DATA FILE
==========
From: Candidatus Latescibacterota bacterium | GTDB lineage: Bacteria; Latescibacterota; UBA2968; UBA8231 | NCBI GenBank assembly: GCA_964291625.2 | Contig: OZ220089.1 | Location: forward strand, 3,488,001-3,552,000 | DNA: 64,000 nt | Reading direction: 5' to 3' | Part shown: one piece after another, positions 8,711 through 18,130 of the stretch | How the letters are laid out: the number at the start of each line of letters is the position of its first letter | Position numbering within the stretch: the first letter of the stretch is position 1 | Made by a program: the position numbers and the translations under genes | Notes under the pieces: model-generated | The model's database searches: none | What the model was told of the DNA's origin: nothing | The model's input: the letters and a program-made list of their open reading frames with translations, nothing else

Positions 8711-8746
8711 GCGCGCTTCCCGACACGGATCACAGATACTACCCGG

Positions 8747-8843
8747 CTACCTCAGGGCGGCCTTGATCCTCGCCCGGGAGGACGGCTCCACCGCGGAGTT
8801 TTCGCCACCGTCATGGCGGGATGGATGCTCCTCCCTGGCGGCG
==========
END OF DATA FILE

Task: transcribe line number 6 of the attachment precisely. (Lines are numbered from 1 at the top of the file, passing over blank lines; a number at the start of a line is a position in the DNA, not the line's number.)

8801 TTCGCCACCGTCATGGCGGGATGGATGCTCCTCCCTGGCGGCG